08/03/2001 12:00AM

Such a lovely place to buy a racehorse


LEXINGTON, Ky. - The Fasig-Tipton Company's Saratoga selected yearling sale, which runs from Aug. 7-9 at the Humphrey S. Finney Pavilion across from Saratoga Racecourse, is as much about atmosphere as it is about selling horses. In fact, some buyers and sellers believe the vaunted Saratoga sporting life helps create a better horse sale by pumping up owners' enthusiasm for the sport.

Nothing brings home the potential excitement of racehorse ownership quite like a day at the Saratoga racetrack. Once they are brimming with the love of the game, covetous owners have just a short walk to the round two-story sale pavilion. Trainers, quite often, are stabled nearby, and it's all so convenient.

"So many trainers are here, and there's plenty of time to look at the yearlings and judge them," said Arthur Hancock III, the Kentucky horseman who is bringing his first-ever consignment to the auction this year. "It's relaxing, and if you have a good horse to show them he has all the time in the world for that good to come out. People up here, they go to the races, go out to dinner and maybe have a nice steak and a couple of glasses of wine, and they come out ready to buy horses."

Whether it is because of the Saratoga experience, the economic boom in recent years, or a combination of the two, the August auction has been on the upswing since 1993, in terms of average price and gross revenue. Last year, the three-session sale sold 137 yearlings for $41,901,000 in gross revenue, up 8 percent from 1999, when 149 lots sold. Average rocketed up by 17 percent to $305,847.

Last year's sale-topper, a $4.2 million Seattle Slew-Omi (Wild Again) colt bought by David Shimmon, was within striking range of the sale's all-time leader, Parlando, who sold for $4.6 million in 1984.

As always, the question is whether or not this select sale can ratchet up its results another notch. Last year's gains were so substantial that it may be unfair to expect similar results again, especially in a slower economy. But recent results from the season-opening Keeneland July selected yearling sale, which produced a record average of $710,247, suggest that the Thoroughbred game's biggest players are still happy to spend money for good horses. Chances are, a number of them left Keeneland with space left on their shopping lists - Keeneland offered a record-low 144 lots this year - and, if Hancock is right, they could be ready to buy.

In recent decades, the Fasig-Tipton sale has presented athletic prospects whose pedigrees are one rung below those at Keeneland July. But this year's catalog has generated some extra buzz, partly because of a large contingent of Lane's End bloodstock and the appearance, though small with only four horses, of Hancock's Stone Farm.

This year's catalog of 237 yearlings includes a liberal smattering of black-type pedigrees, including a single colt from the final crop of Mr. Prospector; this one is out of the Storm Bird mare Stone Flower, who is a half-sister to Grade 1 winner Danger's Hour. Here is a brief list of some other notable ones:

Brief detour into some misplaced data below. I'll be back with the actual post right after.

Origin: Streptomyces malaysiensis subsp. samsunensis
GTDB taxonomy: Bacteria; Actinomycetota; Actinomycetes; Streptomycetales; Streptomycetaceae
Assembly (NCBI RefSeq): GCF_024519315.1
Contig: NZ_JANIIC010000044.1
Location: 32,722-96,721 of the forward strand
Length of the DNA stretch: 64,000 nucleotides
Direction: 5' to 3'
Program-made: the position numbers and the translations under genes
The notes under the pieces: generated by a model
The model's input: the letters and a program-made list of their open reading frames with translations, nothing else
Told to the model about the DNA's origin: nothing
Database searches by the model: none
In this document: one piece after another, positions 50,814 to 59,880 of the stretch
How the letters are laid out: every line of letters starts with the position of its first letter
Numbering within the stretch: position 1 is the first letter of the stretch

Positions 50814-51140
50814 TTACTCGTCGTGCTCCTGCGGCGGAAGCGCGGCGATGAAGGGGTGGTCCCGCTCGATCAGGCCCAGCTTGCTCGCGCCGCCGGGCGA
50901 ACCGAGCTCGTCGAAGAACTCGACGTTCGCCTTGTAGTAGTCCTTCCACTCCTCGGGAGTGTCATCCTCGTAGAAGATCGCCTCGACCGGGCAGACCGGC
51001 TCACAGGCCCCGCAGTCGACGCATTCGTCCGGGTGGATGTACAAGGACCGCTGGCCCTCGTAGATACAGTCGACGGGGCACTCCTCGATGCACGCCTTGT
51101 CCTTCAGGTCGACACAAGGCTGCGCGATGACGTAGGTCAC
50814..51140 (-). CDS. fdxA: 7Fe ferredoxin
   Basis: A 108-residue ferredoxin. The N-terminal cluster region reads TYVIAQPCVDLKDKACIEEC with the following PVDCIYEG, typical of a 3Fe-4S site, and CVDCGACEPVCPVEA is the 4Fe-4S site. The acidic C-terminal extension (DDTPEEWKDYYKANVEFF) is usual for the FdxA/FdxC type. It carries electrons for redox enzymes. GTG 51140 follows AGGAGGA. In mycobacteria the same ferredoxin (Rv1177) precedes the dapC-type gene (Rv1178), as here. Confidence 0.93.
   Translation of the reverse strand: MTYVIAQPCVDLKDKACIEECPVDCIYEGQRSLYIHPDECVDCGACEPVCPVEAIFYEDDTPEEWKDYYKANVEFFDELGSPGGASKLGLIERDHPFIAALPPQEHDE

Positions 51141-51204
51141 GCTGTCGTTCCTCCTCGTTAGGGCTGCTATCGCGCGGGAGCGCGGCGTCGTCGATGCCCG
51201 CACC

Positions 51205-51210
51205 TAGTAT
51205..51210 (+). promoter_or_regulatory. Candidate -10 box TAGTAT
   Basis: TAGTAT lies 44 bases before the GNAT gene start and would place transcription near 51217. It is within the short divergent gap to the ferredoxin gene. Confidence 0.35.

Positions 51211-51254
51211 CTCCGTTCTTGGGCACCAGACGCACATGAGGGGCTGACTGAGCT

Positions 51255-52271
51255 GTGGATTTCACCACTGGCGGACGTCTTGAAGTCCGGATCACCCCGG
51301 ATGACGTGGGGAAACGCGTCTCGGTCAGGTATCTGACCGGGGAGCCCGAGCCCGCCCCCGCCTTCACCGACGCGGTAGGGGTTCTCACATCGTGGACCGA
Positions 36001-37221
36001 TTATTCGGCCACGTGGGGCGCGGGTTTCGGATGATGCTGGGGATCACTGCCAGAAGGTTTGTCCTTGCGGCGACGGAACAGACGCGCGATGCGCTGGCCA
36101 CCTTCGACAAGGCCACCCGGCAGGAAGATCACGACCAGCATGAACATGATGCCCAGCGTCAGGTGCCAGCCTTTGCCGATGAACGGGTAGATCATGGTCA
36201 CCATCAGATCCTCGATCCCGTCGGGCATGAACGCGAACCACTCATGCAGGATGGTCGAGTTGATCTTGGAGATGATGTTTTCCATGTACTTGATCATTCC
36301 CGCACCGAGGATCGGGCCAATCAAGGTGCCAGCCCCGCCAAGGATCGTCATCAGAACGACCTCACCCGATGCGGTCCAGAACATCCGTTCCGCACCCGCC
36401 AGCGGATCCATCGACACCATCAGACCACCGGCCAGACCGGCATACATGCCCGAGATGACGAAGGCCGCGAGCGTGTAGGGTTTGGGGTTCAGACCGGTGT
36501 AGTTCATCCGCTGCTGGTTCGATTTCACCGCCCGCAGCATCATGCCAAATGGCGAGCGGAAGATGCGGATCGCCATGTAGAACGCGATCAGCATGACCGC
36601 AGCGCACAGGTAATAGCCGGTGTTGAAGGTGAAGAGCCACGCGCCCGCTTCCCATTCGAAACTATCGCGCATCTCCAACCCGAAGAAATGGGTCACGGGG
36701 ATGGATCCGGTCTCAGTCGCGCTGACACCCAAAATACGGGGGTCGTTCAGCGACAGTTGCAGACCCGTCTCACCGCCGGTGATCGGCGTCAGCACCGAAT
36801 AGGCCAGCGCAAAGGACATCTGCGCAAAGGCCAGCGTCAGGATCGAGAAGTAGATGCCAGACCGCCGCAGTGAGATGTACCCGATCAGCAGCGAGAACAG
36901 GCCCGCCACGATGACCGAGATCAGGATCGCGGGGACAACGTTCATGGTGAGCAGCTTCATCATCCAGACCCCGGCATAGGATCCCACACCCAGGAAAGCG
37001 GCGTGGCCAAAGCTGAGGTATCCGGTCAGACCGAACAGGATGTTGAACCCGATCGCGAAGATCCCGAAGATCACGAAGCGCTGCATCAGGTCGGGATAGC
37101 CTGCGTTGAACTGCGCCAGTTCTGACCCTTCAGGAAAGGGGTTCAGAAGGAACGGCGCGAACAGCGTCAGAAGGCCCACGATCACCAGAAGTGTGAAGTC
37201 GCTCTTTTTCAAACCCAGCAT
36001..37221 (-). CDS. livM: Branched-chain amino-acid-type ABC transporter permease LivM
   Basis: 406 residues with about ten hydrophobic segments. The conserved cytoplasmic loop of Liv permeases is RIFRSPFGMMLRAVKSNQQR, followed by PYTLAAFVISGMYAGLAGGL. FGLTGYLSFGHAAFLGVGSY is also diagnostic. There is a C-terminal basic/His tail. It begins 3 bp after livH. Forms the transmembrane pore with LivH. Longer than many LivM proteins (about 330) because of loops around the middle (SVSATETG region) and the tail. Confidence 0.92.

Hip No. 3, an Unbridled Song half-brother to Grade 2 winner Graeme Hall;

Hip No. 8, a Dixieland Band full sister to stakes-winner Jena Jena;

Hip No. 13, a Gone West half-sister to graded stakes-winner Adcat and stakes-winner Adorydar;

Hip No. 14, a Storm Cat filly out of multiple graded stakes-winner Advancing Star;

Hip No. 20, a Seattle Slew filly out of a full sister to millionaire Corporate Report;

Hip No. 24, a full brother to Grade 1-winning millionaire Honor Glide;

Hip No. 36, a Devil's Bag three-quarters brother to Kentucky Derby second Strodes Creek;

Hip No. 58, an A. P. Indy colt out of a full sister to Grade 1 winner Withallprobability;

Hip No. 59, a Tale of the Cat half-brother to Grade 2 winner Tricky Code;

Hip No. 70, a Southern Halo colt out of three-time South African champion Empress Club (Arg);

Hip No. 88, a full brother to Grade 2 winner Saudi Poetry;

Hip No. 100, a Carson City filly out of graded stakes-winner Hey Hazel;

Hip No. 101, a Pulpit half-sister to Grade 1-placed stakes-winner High Heeled Hope;

Hip No. 121, a Gold Fever half-brother to stakes winners Bite the Bullet and Shuailaan;

Hip No. 124, a Deputy Comman-der half-sister to Grade 1-placed stakes-winner Laura's Pistolette;

Hip No. 125, a Storm Cat half-brother to stakes-winner Sazarac Jazz;

Hip No. 134, a Touch Gold half-brother to graded winners Posen and Truluck;

Hip No. 142, a Clever Trick half-brother to Grade 1 winner Zoftig;

Hip No. 153, a Gone West half-sister to last year's $4.2 million sale-topping colt;

Hip No. 167, a full sister to Grade 1 winner Hookedonthefeelin;

Hip No. 177, a Capote half-sister to graded winners Ifyoucould-seemenow and DoyouseewhatIsee;

Hip No. 206, a Dixieland Band half-brother to $2 million earner and Grade 1 winner Sir Bear;

Hip No. 233, a Hennessy half-brother to Grade 2 winner King Cugat; and

Hip No. 235, a Tabasco Cat half-sister to Grade 1 winner A P Valentine.

Sessions begin nightly at 7:30 p.m. Eastern time.